A number of train stations in Tokyo will conduct anti-terrorism inspections during the Olympics and Paralympics using sniffer dogs and body scanners, sources familiar with the matter said Monday.
The transport ministry will revise a related law to allow railway firms to prohibit passengers from entering a train if they refuse baggage inspections, they said. The specific train stations where the procedures will be held are not yet known.
East Japan Railway Co. and Central Japan Railway Co. will provide sniffer dogs in hubs such as Tokyo Station during the Olympics and Paralympics, while detection systems for hazardous goods are to be placed around ticket gates in some subway stations.
Inspections of personal belongings at train stations in Japan have only been seen at the station at Narita airport, whose construction met with fierce local protests following its planning stage in the 1960s.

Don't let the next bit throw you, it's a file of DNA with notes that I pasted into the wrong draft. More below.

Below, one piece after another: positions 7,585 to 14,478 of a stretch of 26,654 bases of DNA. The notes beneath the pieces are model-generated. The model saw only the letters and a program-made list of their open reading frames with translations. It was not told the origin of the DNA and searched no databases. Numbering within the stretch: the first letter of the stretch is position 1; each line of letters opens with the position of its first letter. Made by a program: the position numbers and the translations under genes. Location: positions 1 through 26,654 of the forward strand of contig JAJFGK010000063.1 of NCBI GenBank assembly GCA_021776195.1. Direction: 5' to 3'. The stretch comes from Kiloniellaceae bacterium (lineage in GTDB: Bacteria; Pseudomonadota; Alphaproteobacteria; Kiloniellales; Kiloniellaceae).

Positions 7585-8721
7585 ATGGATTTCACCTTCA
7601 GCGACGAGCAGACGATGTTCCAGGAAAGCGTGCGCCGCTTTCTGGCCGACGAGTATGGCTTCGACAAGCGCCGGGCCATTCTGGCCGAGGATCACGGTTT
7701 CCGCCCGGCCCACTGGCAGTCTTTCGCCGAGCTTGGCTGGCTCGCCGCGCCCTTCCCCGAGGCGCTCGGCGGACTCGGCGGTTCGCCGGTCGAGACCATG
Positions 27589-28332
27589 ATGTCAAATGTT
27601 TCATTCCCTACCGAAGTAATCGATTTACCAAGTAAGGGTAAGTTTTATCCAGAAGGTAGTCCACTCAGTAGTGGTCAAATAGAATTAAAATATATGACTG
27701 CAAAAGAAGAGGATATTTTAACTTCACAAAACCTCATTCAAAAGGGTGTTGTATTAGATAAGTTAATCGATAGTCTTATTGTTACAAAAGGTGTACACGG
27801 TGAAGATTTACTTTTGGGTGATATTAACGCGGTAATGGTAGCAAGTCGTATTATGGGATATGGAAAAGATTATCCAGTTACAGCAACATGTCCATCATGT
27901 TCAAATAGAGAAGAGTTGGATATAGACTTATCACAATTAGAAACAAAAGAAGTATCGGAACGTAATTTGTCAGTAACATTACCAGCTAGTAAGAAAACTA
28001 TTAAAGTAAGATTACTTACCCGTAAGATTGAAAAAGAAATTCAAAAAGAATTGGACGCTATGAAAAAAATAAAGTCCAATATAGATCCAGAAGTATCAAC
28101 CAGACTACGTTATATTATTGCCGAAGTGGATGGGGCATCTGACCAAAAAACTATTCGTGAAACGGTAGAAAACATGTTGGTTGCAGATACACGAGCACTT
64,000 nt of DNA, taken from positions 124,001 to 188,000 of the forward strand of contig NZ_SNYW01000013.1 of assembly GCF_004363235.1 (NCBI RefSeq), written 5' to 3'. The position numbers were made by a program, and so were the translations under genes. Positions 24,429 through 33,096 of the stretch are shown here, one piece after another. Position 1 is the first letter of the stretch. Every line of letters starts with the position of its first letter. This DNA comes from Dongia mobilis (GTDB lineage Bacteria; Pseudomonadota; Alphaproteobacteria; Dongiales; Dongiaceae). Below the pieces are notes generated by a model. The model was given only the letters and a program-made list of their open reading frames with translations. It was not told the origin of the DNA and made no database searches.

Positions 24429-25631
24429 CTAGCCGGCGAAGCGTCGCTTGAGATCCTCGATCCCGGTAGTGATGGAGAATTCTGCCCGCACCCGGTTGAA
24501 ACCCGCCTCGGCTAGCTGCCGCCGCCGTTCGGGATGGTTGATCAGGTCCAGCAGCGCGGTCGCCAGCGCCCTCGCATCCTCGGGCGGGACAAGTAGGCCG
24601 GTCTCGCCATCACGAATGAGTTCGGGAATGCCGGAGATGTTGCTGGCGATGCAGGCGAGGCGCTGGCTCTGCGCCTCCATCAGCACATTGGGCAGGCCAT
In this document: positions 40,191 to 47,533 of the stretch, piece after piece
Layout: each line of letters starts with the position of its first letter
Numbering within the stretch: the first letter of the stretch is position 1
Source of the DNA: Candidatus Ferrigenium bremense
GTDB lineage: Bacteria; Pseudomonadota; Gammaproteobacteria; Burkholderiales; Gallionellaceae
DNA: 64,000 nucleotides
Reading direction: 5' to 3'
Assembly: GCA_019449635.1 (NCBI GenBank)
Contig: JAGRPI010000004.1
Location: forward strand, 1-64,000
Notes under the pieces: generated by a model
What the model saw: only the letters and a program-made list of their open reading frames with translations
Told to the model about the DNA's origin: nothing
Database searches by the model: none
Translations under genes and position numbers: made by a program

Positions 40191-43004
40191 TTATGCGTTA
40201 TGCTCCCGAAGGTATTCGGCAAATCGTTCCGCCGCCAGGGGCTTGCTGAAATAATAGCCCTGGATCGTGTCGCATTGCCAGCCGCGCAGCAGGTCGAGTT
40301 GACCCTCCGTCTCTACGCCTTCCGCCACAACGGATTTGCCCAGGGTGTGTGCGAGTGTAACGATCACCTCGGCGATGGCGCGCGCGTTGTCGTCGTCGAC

Railway companies had been opposed to conducting inspections, arguing that, unlike airports, doing so would significantly compromise convenience.
Operators can deny passengers only if they are carrying sharp-edged tools that are not wrapped or explosives.
Some firms already have policies that allow both the inspection of suspicious objects and the ability to deny passengers entry if they refuse to be inspected. However, a judgement of reasonable suspicion based only on visual evidence is often difficult to make.
The Ministry Land, Infrastructure, Transport and Tourism has been looking to improve railway security measures ever since a fatal stabbing on a shinkansen bullet train in June 2018.
The ministry has placed body scanners and sniffer dogs in some stations in Tokyo on a trial basis.